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What’s Wrong With Me?

How often do you think, “What’s wrong with me?” 

It’s a question I’ve asked myself way too many times. When I forget something important, when I’m late for a meeting, lose my keys, miss deadlines or walk into a room in my house and can’t remember why I went there.

But one day, I realized every time I asked, “What’s wrong with me?” I was actually telling myself something is wrong with me. 

And I was tired of trying to figure out my elusive fault so I could change it. 

I needed to change the way I talked to myself. How about you?

God doesn’t want us berating ourselves with questions and statements that make us feel defective and defeated.

But, we have an enemy who loves to cast a shadow of self-doubt over us by playing into our self-defeating thoughts. He tries to get us to focus on all that is wrong with us (real or perceived), instead of anything that is right with us.

Scripture tells us when Satan lies, he speaks his native language, for he is a liar and the father of lies (John 8:44). The word lie means a falsehood with the intent to deceive.

Satan intends to deceive our hearts by getting us to take our eyes off of who we are in Christ and focus on our flaws — then spend our days figuring out how we can hide them.

One of his goals is to get us to believe lies that leave us feeling inadequate and unsure of ourselves. It’s just what he did with Eve in the garden. In fact, I wonder if Eve might have thought, What’s wrong with me? when she became aware of her inadequacy.

Then the eyes of both [Adam and Eve] were opened, and they realized they were naked; so they sewed fig leaves together and made coverings for themselves.

Then the man and his wife heard the sound of the Lord God as he was walking in the garden…and they hid from the Lord God…But the Lord God called to the man, “Where are you?”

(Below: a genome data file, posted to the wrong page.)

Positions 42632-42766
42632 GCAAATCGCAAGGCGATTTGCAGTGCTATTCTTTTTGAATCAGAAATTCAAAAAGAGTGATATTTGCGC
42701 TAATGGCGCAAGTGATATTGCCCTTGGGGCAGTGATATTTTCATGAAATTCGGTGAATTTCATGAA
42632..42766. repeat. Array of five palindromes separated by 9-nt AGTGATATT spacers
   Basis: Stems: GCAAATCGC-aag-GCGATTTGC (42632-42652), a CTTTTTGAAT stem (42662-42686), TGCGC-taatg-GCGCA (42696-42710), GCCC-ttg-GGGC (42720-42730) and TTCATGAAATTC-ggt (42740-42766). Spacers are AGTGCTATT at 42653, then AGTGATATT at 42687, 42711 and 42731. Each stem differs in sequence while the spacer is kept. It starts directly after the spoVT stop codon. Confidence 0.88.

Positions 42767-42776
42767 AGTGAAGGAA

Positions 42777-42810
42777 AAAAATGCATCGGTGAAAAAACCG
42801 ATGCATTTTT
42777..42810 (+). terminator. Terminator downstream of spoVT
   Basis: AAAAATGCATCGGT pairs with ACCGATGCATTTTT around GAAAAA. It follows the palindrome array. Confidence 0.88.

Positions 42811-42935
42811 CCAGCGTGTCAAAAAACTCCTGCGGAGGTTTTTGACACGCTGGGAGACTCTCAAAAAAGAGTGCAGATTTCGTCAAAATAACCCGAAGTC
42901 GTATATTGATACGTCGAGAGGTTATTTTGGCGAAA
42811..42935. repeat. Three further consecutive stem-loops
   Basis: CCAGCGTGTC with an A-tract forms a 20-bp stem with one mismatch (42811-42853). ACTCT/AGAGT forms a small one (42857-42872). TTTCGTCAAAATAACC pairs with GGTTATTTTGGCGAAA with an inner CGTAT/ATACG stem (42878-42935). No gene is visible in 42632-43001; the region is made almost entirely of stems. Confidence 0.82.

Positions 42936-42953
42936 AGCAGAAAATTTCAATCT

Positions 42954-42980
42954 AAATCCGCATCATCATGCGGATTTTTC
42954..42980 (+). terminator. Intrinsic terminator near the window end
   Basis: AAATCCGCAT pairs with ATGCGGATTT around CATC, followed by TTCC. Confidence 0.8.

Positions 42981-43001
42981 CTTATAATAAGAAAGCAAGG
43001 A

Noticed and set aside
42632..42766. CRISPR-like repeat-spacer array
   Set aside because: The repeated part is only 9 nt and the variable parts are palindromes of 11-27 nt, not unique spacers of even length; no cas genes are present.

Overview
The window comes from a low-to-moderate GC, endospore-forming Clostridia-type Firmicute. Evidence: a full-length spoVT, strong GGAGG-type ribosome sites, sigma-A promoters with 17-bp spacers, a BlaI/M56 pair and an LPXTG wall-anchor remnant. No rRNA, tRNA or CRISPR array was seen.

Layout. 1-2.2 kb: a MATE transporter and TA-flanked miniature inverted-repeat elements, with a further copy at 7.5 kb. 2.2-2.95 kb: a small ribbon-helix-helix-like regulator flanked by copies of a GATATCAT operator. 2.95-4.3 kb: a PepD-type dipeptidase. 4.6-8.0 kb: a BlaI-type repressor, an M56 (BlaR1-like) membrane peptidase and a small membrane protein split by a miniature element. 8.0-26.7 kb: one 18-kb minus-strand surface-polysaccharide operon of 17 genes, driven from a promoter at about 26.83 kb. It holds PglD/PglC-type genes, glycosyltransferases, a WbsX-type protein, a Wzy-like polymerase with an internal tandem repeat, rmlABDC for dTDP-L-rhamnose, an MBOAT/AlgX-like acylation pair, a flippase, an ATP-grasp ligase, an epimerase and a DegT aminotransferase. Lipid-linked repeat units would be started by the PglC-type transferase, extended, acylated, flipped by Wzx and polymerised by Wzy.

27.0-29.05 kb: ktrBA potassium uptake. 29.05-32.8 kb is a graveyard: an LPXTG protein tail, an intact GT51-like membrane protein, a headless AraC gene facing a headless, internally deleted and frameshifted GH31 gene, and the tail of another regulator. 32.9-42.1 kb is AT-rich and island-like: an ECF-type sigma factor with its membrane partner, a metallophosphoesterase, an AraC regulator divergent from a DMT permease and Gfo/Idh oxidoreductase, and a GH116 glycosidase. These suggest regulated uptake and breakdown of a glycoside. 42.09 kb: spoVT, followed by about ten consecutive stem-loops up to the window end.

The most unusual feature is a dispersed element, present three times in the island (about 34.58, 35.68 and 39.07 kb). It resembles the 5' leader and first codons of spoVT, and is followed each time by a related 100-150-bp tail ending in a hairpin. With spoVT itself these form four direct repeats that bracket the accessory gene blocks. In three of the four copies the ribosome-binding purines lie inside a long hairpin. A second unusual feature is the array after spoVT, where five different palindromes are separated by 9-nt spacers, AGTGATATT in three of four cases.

He answered, “I heard you in the garden, and I was afraid because I was naked; so I hid.” (Gen. 3:7-10, NIV)

In verse 11, God responds with a question, asking Adam who told them they were naked. In other words,“Who told you that something is wrong with you?”

In asking this questions, He acknowledged there was someone else involved in this story, someone casting shame on them — and it wasn’t Him….

What self-critical thoughts and condemnation are you battling this week? 

Read the rest of my post over at inCourage where I’m sharing some powerful truths to replace Satan’s lies. I’d love to meet you there!

 

What if this is God? { guest post & GIVE*AWAY }

A door opened in my work that, while wonderful and exciting, would be way over my head to accomplish. Without even a single prayer, I headed to my office to write the email. Fearful to how hard the task would be, I didn’t have the kind of confidence it would take to say yes.

Then I stopped. What if this was God? Would God ask me to do something that was beyond my normal strength?

Yes, that did sound like it could in fact be a plan He would create. He would plan to put me in a place beyond my ability, so He could be fully seen.

There was a group of women in the Bible who also had every reason to also be fearful, yet they found the confidence they needed to make their move.

In Numbers 26, The Promise Land is being divided up among the sons of the tribes of Israel. This where we meet the daughters of Zelophehad (or the daughters of Z as I call them). Their story begins with their problem. Tradition dictated that only men were land owners. During the passage to Canaan, their father had died … with no sons. This would mean when the five daughters entered the Promise Land there would be no promise land awaiting them.

If they didn’t do something, they would be homeless.

They had a choice: listen to the voices of their culture’s tradition, the voices possibly whispering in their own minds or make their move.

In Genesis 17:8 God had said to Abraham, the daughters’ ancient grandfather, “The whole land of Canaan, where you now reside as a foreigner, I will give as an everlasting possession to you and your descendants after you.” I believe the Daughters of Z knew this promise; the land was for all of Abraham’s descendants, even his granddaughters.